WILLIAMS: And Dr. Anthony Fauci was up on Capitol Hill today for a hearing on COVID-19. He was asked if President Trump has told taskforce members to decrease testing. Watch this.


DR. ANTHONY FAUCI, NATIONAL INSTITUTES OF HEALTH: I, as a member of the taskforce, and my colleagues on the taskforce, to my knowledge, I know for sure, to my knowledge, none of us have ever been told to slow down on testing. That just is as a fact. In fact, we will be doing more testing.


WILLIAMS: Jesse, I just thought, you know, let's look at the timeline here. You have the president make a statement out in Tulsa, then you have the campaign -- he said -- he makes a statement, then the campaign issues a statement, says he was joking. Then the president comes back and says he wasn't joking. Did the media and the Democrats they tell him to make that statement? Did they tell the campaign to make the statement? What's going on here, Jesse?

WATTERS: No. I don't know. I think when the president says that I told them to stop doing testing. That's going to be in the Joe Biden ad in the fall. The president's going to regret saying that. But I mean, obviously, we're doing more testing, more testing than any other country, all of them combined. And you understand the president's point is that when you do more testing, you get more cases.

Over 99 percent of those cases, the people fully recover. And the media has prepared us that there is going to be new cases. We all expected that. But the way that the media frames new cases now seems to indicate that we should all stay locked down and the president screwed up. And that's just not fair, because it feels like politics when they repeat the phrase new cases, new cases, new cases two weeks after there was millions of people in the streets all over the country.

It just seems suspicious. And like, we started out with the phrase that they repeated over and over again, cases. Then there was the word deaths over and over, then there was ventilators over and over. And then now, we are at new cases and spike. And I predict in the fall, the phrase of the day you're going to hear all the time is going to be second wave. And that's just how they play it.

WILLIAMS: All right. So Greg, in fact, if you look at the numbers the president said this -- we are now per capita about on testing, where much of the world is Europe. But in Europe, they are having a decline in cases. We are having an increase. What's going on here? What's the difference?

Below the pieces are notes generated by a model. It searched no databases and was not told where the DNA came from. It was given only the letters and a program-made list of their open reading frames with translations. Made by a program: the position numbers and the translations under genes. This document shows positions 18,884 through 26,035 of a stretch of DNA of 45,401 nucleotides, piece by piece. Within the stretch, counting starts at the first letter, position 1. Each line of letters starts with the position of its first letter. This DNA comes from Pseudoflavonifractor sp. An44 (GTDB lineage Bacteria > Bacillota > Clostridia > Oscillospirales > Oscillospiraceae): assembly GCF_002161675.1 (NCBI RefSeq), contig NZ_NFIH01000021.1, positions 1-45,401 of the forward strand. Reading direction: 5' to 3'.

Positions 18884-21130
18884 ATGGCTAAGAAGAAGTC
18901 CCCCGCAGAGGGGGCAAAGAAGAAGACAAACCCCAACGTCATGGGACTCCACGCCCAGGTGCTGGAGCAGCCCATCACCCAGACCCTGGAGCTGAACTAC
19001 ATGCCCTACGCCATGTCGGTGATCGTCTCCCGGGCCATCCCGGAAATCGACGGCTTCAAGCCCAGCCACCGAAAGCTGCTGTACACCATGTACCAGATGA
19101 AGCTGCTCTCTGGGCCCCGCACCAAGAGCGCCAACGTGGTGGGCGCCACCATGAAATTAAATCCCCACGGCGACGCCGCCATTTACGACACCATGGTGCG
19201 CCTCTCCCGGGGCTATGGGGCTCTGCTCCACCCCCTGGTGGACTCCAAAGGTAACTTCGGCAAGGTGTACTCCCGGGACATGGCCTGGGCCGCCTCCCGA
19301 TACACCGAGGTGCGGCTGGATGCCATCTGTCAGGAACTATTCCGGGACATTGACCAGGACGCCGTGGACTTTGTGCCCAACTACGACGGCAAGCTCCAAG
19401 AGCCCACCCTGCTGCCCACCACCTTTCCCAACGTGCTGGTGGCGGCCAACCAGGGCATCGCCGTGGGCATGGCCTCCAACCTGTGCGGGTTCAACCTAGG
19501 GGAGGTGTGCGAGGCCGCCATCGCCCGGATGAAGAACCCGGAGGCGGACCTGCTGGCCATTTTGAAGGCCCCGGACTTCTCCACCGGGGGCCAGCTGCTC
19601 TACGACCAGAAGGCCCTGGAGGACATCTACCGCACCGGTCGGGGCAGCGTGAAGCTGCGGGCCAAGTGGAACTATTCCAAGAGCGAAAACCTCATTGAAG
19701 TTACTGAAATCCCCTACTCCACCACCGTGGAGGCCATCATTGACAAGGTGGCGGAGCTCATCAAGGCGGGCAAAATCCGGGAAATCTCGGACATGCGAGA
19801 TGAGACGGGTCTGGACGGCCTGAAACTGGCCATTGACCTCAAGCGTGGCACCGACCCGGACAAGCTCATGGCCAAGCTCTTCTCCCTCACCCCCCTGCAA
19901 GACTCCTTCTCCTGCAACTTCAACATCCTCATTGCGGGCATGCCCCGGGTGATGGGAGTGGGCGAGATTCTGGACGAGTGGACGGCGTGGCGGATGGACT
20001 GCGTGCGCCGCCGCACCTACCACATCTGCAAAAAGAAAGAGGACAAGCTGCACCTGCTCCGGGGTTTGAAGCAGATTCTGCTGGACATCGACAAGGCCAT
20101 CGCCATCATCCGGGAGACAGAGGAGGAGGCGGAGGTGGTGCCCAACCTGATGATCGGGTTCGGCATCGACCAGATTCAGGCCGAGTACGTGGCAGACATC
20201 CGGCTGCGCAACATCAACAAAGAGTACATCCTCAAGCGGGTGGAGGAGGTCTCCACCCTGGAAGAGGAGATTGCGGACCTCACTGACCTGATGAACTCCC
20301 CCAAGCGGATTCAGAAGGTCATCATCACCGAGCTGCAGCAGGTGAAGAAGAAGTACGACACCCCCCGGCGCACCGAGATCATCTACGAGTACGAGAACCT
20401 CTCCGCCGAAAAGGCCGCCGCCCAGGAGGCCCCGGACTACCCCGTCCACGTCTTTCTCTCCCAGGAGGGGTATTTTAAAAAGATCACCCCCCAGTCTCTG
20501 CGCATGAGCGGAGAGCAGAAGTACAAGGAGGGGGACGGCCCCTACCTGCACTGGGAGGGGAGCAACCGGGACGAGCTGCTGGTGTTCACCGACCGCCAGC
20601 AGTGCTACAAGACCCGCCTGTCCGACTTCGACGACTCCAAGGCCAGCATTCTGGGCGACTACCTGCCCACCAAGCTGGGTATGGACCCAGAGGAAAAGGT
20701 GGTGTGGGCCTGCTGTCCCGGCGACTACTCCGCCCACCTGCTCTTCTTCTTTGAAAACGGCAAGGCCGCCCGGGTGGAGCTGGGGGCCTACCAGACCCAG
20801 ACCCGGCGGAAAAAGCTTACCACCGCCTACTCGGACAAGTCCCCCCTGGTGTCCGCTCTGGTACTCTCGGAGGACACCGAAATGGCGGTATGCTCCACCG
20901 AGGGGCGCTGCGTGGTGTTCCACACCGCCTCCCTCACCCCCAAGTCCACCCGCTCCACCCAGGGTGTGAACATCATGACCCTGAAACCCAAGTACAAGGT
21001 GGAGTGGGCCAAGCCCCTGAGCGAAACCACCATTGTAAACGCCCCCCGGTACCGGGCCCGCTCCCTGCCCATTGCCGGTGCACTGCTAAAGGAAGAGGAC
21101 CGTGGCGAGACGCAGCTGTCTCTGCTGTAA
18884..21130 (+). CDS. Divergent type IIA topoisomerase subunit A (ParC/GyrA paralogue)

GUTFELD: Oh, the difference is people aren't telling the story. It doesn't -- the increase in cases, OK, happens -- there are a couple of variables. Number one, they are not actually separating the cases that have already cleared up or healed. So they keep accumulating. So if somebody says they're 150,000 cases, they're actually -- you know, it's natural that that will be more than the month before.

Number two, why isn't anybody talking about the death rate? Why isn't anybody talking about the hospitalization rate? Instead, they are talking about more cases. It's kind of interesting to me. Because when you have more cases, which is what you're seeing with the testing, because when you have the testing you find more cases. You're going to see the death rate go down.

The good news is because obviously it's a percentage of the cases that -- of people being alive it is going to go down, the deaths. But nobody's actually telling you what the death rate is. Also -- it's just weird. But the good news is hospitalizations are declining so the case thing is not important. Its hospitalization and deaths, and I don't know why we don't lead with that information. That would be pretty interesting.

WILLIAMS: Well, actually, you're right. I mean, I think hospitalizations are down. But again, no one wants to get sick and be in that possible position. So Dana, when you hear all of these comments from the President about it, I think you -- it invites people to think this is political, like do you wear a mask or not wear a mask? Does that mean you're a Trump supporter or not? Is the President here politicizing what should be just a public health discussion?

PERINO: I wish that the mass thing had not become political. And I don't necessarily think as the President alone that is suggesting that. I do think that if we all want the economy to get back and get back more quickly, that an acceptance of masks should be something that we are willing to consider. And if you don't want to wear one, if you don't want to go out, like that's OK too. Hopefully, you'll buy some things online. But we've got to get this economy moving and masks could be one way.

I do want to comment on the communications angle, though. When the President said on Saturday night, so I asked my team slow down on testing, and I immediately thought that was -- that it was a joke. It was funny. So it wasn't surprising to me that the campaign and then the next day, the White House press secretary from the White House podium says, obviously the President was joking.

And I thought they put that in a nice little box. And the ad that Jesse suggested that the Biden campaign would run, everybody would roll their eyes out. Like, obviously, the President was joking. But now he's not joking. He wasn't joking and that the testing is better and that we're doing more testing. The joke was that he would -- had told his team to slow down on the testing, so that his numbers would look better.